Brigitte Clayton’s attitude toward doctors changed dramatically when her life was at stake. Diagnosed with stage 3 colorectal cancer, she wanted more than five minutes of their time.

The Rancho Palos Verdes resident found Dr. Gene Sherman, then an oncologist at a large South Bay medical group. A few years later she followed him when he left that group to start his own practice in Torrance.

“You develop an emotional dependency on your doctor,” said Clayton, 64, who is now in remission. “It’s a much stronger bond than, say, if you just have a backache.”

Clayton and hundreds of other patients, however, are in the process of being transferred to other physicians. Sherman is shutting his practice this weekend, finding it impossible to survive financially as medical costs soar, reimbursements for care plummet and insurance companies become more difficult to deal with.

At the same time, he refused to go back to the type of medical group where as many as 40 patients a day are shuffled through and individualized care is impossible, he says.

“That’s not the kind of medicine I want to practice,” Sherman said late last week, his office cluttered with boxes headed for storage.

He is not alone. Doctors who practice independently – where they can choose to see fewer patients, give out their home phone numbers and spend more time with patients – are a dying breed.

“The medical field has become a business, and these doctors didn’t take business in medical school,” said Marianna Lamb, executive director of the Medical Oncology Association of Southern California, a trade association for cancer specialists. “They were only taught how to cure.”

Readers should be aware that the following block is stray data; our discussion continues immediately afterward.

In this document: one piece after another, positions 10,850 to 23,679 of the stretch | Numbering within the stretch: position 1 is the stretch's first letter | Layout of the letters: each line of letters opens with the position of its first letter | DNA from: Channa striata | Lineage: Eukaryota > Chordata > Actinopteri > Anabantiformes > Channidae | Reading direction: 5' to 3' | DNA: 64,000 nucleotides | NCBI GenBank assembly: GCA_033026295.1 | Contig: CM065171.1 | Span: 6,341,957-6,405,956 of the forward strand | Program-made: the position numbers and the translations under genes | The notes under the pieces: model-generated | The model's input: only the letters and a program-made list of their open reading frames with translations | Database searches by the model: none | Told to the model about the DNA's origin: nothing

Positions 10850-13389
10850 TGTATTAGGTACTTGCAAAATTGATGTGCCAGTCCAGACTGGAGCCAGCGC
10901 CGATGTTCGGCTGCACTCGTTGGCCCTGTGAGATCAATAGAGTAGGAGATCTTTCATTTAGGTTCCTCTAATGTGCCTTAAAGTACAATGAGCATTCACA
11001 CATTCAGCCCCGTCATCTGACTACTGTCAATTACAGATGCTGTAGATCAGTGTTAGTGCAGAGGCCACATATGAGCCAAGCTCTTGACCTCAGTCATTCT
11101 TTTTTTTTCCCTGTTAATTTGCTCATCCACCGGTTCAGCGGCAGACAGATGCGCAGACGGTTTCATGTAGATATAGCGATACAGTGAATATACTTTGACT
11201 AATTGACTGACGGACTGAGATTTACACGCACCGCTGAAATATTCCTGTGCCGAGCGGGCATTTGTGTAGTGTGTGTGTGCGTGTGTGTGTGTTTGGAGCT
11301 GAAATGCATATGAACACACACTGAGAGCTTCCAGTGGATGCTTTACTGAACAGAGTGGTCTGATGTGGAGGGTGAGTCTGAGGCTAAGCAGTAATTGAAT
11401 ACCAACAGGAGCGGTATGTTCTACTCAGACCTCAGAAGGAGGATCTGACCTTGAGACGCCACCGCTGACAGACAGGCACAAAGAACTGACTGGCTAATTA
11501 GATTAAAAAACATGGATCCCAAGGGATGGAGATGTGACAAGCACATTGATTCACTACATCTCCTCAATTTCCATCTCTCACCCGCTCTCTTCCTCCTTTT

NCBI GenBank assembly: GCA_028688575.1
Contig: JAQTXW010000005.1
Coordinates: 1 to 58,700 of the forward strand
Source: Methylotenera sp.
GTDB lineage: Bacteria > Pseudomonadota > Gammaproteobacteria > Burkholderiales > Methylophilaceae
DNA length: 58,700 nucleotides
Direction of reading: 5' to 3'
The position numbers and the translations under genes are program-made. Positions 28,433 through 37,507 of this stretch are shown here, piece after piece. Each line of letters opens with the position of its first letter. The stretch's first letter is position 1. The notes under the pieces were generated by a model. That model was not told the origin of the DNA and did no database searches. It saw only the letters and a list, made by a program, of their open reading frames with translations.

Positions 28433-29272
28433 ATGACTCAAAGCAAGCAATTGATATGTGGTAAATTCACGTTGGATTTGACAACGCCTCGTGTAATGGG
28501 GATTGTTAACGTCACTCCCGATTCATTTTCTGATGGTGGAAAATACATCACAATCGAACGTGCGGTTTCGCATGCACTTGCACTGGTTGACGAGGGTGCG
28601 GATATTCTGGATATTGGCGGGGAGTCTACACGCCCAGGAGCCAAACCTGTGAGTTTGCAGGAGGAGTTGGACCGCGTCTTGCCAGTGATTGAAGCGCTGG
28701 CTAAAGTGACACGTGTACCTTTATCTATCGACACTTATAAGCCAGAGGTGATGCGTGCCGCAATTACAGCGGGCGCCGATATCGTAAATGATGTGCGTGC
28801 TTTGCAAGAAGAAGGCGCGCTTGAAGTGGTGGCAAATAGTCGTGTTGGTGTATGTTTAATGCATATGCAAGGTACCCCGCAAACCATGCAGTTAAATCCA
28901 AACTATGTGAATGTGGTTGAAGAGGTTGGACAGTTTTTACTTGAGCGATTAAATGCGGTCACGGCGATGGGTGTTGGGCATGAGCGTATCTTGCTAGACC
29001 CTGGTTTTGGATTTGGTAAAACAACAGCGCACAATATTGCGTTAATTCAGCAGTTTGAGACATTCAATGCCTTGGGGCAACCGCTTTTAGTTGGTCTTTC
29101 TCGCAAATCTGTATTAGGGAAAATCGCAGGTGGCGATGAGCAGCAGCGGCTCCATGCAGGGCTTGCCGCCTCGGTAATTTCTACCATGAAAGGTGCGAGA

Oncologists and hematologists – physicians who specialize in blood illness – are being squeezed out of independent practice more rapidly in recent years due to skyrocketing costs of chemotherapy drugs, coupled with the increased time and resources it takes to get insurers to pay for the drugs.

Adding to the financial woes of these physicians, Medicare and Medi-Cal have cut reimbursement rates consistently over the past few years, even as medical costs rise.

Sherman said he spends about $2 million a year on cancer-fighting drugs such as Rituxan, which costs several thousand dollars for just one dose. After the medical billing company he contracts with takes its 6.5 percent cut, he said he often winds up taking a loss.

His small office on Lomita Boulevard employs just three workers: a nurse, a medical assistant and an office manager. With rent, staffing costs, insurance and shrinking revenue due to cuts and changes in the medical field, “I’m not making it financially,” Sherman said flatly.

“You purchase an expensive drug, you administer it, you treat a patient in standard fashion, and you don’t get paid for it,” he said.

Many doctors across the specialty spectrum are either taking early retirements – Sherman is 60 – or are joining larger medical groups that can afford more staff to fight for payments and often have the leverage to negotiate better reimbursement rates from insurance companies.